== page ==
We all have times when we demonstrate difficulty trying to speak smoothly. We may add "uh" or "like " when we are speaking to others. Sometimes, we may even say a sound or word more than once. These dysfluencies may be considered completely normal if they happen every once in a while. When it happens a lot, it may be stuttering. 

People who stutter with speech can experiences changes from day to day. Stress or excitement can lead to more stuttering. 



Fluency activities you can do at home: -Allow your child to have some time to think about what they will talk about. 

-Have your child tell about an activity you just completed together (cooking, playing games, playing outside).  Talk about ways to improve fluency such as slowing down, planning the story before telling, making a list of key details to tell about the story.


Fluency Skills, How Parents Can Help A Child Who Stutters:


1. Model slow, natural sounding speech. Placing visual cues in the house help the

adults remember to model the desirable behavior and follow the below guidelines. For

example, one family placed red stickers on the refrigerator, car, vanity mirror, and the

door they most frequently entered the home through. Seeing the visual cue reminds

the adults to behave in a manner conducive to reinforcing fluency. You adults can

learn “new tricks!”


2. Pause for one second before responding to child’s remark- especially if they are

experiencing disfluency. This maintains the slow exchange, and helps to compensate

for the fact that the child’s language is less developed than the adult’s. Remember that

your modeling of slow rate can influence their behavior.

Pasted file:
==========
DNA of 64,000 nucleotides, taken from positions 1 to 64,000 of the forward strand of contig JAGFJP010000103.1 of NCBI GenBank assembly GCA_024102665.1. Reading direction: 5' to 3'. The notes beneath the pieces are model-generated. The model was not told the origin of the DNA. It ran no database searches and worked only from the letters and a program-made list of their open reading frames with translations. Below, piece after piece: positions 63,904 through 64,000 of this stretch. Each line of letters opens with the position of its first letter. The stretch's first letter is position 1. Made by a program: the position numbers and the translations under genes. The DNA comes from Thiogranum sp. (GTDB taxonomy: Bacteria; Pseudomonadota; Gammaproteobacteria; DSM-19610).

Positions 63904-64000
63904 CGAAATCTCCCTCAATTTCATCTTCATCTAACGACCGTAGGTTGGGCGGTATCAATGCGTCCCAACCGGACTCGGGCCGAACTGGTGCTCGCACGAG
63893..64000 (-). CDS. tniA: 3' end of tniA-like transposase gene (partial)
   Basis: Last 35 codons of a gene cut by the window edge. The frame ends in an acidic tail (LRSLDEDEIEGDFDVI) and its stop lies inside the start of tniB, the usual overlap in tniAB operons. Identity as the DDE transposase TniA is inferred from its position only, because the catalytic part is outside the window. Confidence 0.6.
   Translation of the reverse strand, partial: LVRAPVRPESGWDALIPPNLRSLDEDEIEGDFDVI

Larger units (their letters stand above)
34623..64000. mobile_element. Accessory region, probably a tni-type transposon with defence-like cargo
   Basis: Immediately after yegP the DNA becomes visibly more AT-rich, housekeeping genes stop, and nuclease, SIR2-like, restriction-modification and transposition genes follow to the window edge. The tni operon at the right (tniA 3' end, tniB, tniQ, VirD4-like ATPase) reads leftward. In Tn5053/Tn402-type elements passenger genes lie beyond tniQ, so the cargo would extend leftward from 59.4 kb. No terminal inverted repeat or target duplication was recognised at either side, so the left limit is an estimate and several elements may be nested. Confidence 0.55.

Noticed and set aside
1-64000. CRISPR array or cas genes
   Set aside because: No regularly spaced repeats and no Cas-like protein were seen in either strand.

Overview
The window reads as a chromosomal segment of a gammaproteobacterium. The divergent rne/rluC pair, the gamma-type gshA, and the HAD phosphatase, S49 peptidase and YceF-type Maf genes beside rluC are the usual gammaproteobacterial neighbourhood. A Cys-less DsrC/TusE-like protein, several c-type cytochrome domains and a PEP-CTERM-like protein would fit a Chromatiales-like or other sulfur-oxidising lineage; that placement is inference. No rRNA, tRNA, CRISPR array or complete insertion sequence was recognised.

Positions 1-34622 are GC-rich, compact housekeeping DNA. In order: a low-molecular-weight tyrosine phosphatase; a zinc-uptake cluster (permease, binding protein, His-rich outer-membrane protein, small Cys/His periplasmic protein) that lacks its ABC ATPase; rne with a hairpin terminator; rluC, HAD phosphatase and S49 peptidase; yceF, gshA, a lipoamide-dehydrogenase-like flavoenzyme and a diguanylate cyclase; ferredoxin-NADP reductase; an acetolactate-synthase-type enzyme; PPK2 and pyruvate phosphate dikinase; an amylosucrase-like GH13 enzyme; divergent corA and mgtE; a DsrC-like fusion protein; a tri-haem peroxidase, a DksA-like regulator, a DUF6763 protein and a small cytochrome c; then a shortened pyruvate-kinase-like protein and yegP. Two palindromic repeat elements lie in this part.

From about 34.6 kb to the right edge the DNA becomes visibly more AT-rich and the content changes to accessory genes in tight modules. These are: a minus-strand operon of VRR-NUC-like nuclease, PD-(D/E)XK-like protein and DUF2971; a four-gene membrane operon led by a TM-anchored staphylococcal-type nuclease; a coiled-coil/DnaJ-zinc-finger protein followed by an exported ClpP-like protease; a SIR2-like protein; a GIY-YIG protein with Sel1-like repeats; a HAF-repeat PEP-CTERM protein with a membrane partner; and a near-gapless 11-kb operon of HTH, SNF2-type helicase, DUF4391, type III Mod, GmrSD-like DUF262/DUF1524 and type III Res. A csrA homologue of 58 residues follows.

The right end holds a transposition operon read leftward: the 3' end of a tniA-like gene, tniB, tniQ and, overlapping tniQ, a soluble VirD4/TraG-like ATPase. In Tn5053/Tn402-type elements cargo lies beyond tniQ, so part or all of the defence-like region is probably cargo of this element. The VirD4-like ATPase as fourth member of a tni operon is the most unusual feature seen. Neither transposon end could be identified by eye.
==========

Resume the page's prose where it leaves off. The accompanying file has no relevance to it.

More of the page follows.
3. With young children, use less sophisticated language so that the child can “keep

Up.”


4. Remember that language is about 70% nonverbal, and your facial expressions can

say a million words! Children can interpret many facial expressions before 12 months of

age. Model a relaxed, patient, and supportive expression when your child is speaking.


5. If the child is experiencing a moment of relatively severe stuttering, phrase your

questions to require a one-word or phrase response. For example: “is spaghetti o.k. for

dinner?” vs. “what do you want for dinner?” The intent is to avoid reinforcing the

stuttering and to do so in a passive manner.


6. Reduce time pressure from a child's lifestyle the best you can. Time pressure in

the morning to get up, get dressed, eat, and get to school is an example of a lifestyle

issue that places the child under time pressure. Time pressure can result in more

stuttering. Structure and a schedule can be helpful here.


7. If the child is really struggling, you may feel compelled to acknowledge the

struggle by saying something such as: “it seems like you were having a tough time

talking right there.” This reassures the child that you’re aware of the difficulty, without

giving advice. Further, it uses past tense (you were) in an effort to invite the child to

encode this event as done. Using “you are” is present tense and suggests present and

future difficulty. Stuttering need not be taboo to discuss, yet artfulness is key to

supporting your child with an often perplexing problem.